Baruch’s findings include animal bones; ceramic bowl rims, bases and body shards; the base of a juglet used to pour oil; the handle of a small juglet; and the rim of a storage jar. In addition, a piece of a whitewashed, handmade object was found. It may have been used to decorate a larger object or may have been the leg of an animal figurine. The finds are dated from eight-to six-century BCE.

Background here and here.
BRUCE CHILTON reassesses The Gnostic Gospels, by Elaine Pagels, for the New York Sun and he isn't happy with what he finds. Excerpt:
Dealing with each topic in her book, Ms. Pagels does not mention crucial evidence concerning Gnostics and Catholics, and distorts what she does mention. She falsely maintains that Catholics insisted upon a physical view of resurrection (as compared to the Gnostics), when a spiritual view is clearly represented from Paul in the first century until Origen in the third century. She asserts that Gnostics did not concern themselves with authority, when in fact they often branded those who disagreed with them as corrupt materialists who were constitutionally incapable of understanding the world of spirit. Attempting to say that the Gnostics were feminists, she ignores texts from Nag Hammadi, as well as Gnostic sources that had been known for centuries before the library's discovery, that portray "Wisdom" (Sophia), the feminine counterpart of the true, masculine God, as literally hysterical — jealous of divine power, but unable to create life on her own, and therefore vindictive. Martyrdom was a common threat to Gnostics and Catholics, and not at all a fate that the Fathers of the Church wanted Christians generally to seek; Gnostics could be as ferocious as Catholics in claiming unique insight, and the knowledge that transcends this world was every bit as much a Catholic as a Gnostic quest.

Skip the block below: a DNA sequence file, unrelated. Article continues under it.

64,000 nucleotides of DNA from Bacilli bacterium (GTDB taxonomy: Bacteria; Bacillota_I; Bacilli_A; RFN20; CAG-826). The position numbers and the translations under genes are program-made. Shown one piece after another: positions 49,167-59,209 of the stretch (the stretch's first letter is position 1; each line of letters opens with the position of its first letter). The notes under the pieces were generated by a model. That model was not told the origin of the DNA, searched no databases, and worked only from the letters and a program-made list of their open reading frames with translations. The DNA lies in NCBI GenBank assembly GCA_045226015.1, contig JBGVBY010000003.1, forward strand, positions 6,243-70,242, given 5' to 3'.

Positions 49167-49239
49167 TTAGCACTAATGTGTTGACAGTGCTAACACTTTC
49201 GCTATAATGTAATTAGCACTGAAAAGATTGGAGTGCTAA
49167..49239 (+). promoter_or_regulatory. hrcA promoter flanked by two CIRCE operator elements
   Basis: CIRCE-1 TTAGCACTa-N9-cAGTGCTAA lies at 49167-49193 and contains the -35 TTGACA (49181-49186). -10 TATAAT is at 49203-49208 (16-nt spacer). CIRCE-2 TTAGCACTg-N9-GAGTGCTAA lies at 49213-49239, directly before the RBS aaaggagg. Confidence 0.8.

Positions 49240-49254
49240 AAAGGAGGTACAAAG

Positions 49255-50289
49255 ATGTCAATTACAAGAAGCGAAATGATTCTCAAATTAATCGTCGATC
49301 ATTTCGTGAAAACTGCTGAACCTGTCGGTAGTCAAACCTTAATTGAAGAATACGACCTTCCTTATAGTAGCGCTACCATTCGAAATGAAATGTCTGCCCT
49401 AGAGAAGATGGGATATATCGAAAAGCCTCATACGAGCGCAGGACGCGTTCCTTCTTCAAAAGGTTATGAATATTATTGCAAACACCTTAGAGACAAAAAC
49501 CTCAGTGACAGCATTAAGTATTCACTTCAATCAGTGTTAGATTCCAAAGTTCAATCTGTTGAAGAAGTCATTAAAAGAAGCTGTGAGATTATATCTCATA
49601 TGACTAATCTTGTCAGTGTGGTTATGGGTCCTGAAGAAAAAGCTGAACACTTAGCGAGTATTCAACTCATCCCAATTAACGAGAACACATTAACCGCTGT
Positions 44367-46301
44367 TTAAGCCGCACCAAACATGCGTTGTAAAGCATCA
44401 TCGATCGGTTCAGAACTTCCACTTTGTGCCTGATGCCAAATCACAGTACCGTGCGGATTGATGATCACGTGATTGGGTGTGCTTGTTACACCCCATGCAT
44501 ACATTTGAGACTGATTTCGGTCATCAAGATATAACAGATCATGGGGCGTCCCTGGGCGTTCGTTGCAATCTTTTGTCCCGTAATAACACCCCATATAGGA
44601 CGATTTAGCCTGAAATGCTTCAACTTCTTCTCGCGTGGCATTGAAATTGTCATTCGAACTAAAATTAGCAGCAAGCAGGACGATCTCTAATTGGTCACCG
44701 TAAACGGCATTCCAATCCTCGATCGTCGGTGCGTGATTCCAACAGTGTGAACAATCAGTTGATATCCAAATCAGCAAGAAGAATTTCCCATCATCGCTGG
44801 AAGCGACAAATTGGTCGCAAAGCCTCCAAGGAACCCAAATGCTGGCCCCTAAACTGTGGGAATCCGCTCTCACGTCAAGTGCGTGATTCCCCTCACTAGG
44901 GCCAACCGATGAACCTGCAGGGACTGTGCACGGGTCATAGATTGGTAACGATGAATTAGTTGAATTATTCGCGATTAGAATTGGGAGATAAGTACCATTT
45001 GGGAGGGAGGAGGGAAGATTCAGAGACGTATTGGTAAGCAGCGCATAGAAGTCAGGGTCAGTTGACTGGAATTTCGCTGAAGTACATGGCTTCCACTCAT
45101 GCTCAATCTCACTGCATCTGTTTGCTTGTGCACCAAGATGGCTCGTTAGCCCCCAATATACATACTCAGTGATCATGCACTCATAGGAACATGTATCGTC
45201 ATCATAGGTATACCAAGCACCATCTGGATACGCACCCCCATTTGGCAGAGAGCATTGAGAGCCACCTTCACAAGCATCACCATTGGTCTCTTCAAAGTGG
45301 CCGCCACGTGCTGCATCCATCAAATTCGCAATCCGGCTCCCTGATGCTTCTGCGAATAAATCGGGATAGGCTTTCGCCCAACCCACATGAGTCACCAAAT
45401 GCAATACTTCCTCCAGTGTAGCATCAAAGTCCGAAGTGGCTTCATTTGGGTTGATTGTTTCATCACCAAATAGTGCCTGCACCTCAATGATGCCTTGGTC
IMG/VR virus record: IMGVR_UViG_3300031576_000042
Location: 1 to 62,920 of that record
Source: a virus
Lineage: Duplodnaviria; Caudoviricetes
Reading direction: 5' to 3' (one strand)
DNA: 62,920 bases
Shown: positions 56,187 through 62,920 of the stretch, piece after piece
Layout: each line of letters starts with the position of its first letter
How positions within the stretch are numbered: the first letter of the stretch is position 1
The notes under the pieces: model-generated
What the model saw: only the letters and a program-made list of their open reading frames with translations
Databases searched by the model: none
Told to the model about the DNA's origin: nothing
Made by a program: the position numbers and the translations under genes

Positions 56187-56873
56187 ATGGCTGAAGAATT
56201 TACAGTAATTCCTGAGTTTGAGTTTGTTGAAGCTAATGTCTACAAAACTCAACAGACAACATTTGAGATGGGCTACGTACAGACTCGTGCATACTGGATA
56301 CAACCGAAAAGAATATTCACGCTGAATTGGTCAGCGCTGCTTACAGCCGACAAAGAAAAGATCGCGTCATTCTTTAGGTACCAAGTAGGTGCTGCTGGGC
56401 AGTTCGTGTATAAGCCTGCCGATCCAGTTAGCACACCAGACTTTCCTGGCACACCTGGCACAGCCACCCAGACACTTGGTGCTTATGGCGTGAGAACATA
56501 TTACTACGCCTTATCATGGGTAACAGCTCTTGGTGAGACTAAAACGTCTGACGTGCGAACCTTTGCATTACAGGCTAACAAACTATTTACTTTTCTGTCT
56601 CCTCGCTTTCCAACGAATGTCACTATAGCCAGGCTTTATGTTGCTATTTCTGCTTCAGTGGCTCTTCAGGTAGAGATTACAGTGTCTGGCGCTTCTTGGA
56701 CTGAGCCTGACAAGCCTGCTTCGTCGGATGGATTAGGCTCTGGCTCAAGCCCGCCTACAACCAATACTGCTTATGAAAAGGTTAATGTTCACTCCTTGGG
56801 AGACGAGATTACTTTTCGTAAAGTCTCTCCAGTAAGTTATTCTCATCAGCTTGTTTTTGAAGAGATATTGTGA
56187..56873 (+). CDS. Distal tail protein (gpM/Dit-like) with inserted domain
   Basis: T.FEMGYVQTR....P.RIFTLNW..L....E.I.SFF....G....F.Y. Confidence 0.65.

Appearing in a book as well written as Ms. Pagels's, her anachronisms have undermined public understanding of early Christianity. Gnosticism proved to be the most powerful philosophical and religious movement of its time because it insisted without compromise that the only truth that matterstranscendsthiscorruptworld. Gnostics often denigrated women as creatures of corruption, condemned any disagreement with their teaching as materialist fantasy, and denied that sexuality had any place in the realm of spirit. Trying to turn this orientation into existentialism, or feminism, or an embrace of the world's physicality, will only work with an extremely selective handling of the evidence, and deploys a laundered view of its subject.